Monday, August 18, 2003

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Current events economics on the web

Some "current events" economics worth reading on the web:

1) In Tech Central Station, fellow Chicagoan and blogger Lynne Kiesling has a concise essay on the state of play in electricity regulation and deregulation in the wake of last week's blackout.

2) Via Tyler Cowen, two Washington Times essays -- one by Dan Griswold and one by Bruce Bartlett -- on why the U.S. does not need to fear outsourcing.

3) Brad DeLong has an informative post on the extent to which the U.S. trade deficit is unsustainable. Well, it's informative in that DeLong is honest about what's known and unknown regarding the sustainability of the deficit.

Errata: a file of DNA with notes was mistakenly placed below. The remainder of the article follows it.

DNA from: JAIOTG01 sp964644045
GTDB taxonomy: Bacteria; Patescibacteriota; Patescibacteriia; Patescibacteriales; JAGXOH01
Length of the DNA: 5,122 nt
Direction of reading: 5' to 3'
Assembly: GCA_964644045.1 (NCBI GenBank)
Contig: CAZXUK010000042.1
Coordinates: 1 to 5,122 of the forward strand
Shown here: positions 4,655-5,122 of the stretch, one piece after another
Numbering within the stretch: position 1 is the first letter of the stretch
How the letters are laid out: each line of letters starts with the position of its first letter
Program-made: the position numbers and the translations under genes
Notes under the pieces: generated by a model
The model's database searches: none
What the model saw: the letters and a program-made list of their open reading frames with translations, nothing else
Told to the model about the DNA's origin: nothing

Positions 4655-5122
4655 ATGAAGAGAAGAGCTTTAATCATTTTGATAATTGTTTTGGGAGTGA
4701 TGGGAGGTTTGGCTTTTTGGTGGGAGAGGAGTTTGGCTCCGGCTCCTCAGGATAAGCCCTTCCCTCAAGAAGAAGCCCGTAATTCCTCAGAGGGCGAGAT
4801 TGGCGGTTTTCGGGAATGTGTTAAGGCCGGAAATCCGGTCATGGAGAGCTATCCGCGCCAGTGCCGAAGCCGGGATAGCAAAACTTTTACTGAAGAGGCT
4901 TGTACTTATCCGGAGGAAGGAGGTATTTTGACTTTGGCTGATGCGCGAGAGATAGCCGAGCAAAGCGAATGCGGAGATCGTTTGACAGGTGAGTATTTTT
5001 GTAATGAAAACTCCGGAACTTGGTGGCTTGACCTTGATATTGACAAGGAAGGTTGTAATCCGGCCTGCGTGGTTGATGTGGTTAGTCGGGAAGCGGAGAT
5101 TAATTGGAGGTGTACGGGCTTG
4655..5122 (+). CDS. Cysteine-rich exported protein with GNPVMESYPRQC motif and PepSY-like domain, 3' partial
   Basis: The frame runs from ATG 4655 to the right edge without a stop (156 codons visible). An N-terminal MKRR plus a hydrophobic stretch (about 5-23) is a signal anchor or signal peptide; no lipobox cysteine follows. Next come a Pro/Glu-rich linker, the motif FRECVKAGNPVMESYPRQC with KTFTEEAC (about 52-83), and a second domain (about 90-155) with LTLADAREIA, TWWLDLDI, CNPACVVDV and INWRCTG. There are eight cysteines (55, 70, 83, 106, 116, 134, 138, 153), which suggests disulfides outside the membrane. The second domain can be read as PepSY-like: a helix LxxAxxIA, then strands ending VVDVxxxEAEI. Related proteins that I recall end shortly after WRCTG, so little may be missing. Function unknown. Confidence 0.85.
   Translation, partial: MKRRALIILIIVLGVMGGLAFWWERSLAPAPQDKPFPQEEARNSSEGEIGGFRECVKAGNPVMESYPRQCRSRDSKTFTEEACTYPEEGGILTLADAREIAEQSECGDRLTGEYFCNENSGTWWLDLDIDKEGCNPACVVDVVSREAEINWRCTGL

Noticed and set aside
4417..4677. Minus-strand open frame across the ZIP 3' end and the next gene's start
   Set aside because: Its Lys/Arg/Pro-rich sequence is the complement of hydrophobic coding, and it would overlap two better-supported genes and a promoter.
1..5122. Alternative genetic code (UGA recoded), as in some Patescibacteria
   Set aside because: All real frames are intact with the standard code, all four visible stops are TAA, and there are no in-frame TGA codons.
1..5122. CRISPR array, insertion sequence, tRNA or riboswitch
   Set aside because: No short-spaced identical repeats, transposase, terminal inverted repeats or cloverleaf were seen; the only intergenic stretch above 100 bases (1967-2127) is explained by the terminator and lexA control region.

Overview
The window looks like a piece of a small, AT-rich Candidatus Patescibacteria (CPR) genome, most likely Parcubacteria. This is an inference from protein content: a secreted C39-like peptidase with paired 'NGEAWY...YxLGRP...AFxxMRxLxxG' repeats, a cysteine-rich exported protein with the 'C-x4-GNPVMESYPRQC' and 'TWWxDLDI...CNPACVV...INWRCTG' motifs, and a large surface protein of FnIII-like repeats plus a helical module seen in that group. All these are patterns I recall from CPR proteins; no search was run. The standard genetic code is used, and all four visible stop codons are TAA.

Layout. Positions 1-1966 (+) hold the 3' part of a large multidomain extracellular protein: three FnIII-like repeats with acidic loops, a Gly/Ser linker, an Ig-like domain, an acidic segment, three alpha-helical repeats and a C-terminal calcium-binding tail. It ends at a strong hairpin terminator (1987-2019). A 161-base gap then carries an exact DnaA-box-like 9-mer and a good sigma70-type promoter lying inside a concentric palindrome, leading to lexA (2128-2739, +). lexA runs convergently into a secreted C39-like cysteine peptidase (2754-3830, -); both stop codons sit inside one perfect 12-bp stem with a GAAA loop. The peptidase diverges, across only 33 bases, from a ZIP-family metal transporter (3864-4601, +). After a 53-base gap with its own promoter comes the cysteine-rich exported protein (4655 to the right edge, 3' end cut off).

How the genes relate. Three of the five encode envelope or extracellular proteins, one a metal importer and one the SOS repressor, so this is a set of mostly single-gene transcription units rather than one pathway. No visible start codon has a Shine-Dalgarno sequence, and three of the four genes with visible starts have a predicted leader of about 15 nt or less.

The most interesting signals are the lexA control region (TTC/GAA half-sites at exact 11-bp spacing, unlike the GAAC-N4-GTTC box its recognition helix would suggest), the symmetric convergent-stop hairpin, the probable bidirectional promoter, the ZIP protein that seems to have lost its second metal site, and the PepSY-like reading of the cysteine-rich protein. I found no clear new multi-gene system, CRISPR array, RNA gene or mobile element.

Go check them all out.

posted by Dan on 08.18.03 at 02:17 PM


No one that I'm aware of (other than myself) has discussed what may be at the center of the recent blackout. Lack of control.

There was enough power. What you have to look at then is what could have caused the surges (building up over three hours) if there was enough power.

The answer is that if short term fluctuations (under a second) are insufficiently damped then oscillations can build up. It is a matter of inductance, capacitance, delay, resistance, and negative resistance.

Funny I haven't seen any commentators discuss any of those issues. (actually from a layman's point of view delay can substitute for inductance and capacitance)

posted by: M. Simon on 08.18.03 at 02:17 PM [permalink]

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